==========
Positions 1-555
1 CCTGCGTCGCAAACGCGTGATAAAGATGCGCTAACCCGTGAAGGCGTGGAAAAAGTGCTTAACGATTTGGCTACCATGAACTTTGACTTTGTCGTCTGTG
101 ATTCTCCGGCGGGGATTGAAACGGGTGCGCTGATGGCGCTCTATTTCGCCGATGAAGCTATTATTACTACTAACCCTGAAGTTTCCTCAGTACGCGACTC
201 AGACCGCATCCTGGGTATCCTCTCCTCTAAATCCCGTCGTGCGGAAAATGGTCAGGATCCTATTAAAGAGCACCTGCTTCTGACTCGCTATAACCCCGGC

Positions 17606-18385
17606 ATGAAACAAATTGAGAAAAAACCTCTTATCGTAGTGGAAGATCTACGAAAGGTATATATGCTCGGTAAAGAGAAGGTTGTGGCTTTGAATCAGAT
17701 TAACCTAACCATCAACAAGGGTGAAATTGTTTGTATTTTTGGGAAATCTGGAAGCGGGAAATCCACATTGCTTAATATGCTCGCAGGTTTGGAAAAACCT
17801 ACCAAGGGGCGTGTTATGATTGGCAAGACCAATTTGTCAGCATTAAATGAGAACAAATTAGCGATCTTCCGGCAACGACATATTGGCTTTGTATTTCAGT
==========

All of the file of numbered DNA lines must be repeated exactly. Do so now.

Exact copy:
Positions 1-555
1 CCTGCGTCGCAAACGCGTGATAAAGATGCGCTAACCCGTGAAGGCGTGGAAAAAGTGCTTAACGATTTGGCTACCATGAACTTTGACTTTGTCGTCTGTG
101 ATTCTCCGGCGGGGATTGAAACGGGTGCGCTGATGGCGCTCTATTTCGCCGATGAAGCTATTATTACTACTAACCCTGAAGTTTCCTCAGTACGCGACTC
201 AGACCGCATCCTGGGTATCCTCTCCTCTAAATCCCGTCGTGCGGAAAATGGTCAGGATCCTATTAAAGAGCACCTGCTTCTGACTCGCTATAACCCCGGC

Positions 17606-18385
17606 ATGAAACAAATTGAGAAAAAACCTCTTATCGTAGTGGAAGATCTACGAAAGGTATATATGCTCGGTAAAGAGAAGGTTGTGGCTTTGAATCAGAT
17701 TAACCTAACCATCAACAAGGGTGAAATTGTTTGTATTTTTGGGAAATCTGGAAGCGGGAAATCCACATTGCTTAATATGCTCGCAGGTTTGGAAAAACCT
17801 ACCAAGGGGCGTGTTATGATTGGCAAGACCAATTTGTCAGCATTAAATGAGAACAAATTAGCGATCTTCCGGCAACGACATATTGGCTTTGTATTTCAGT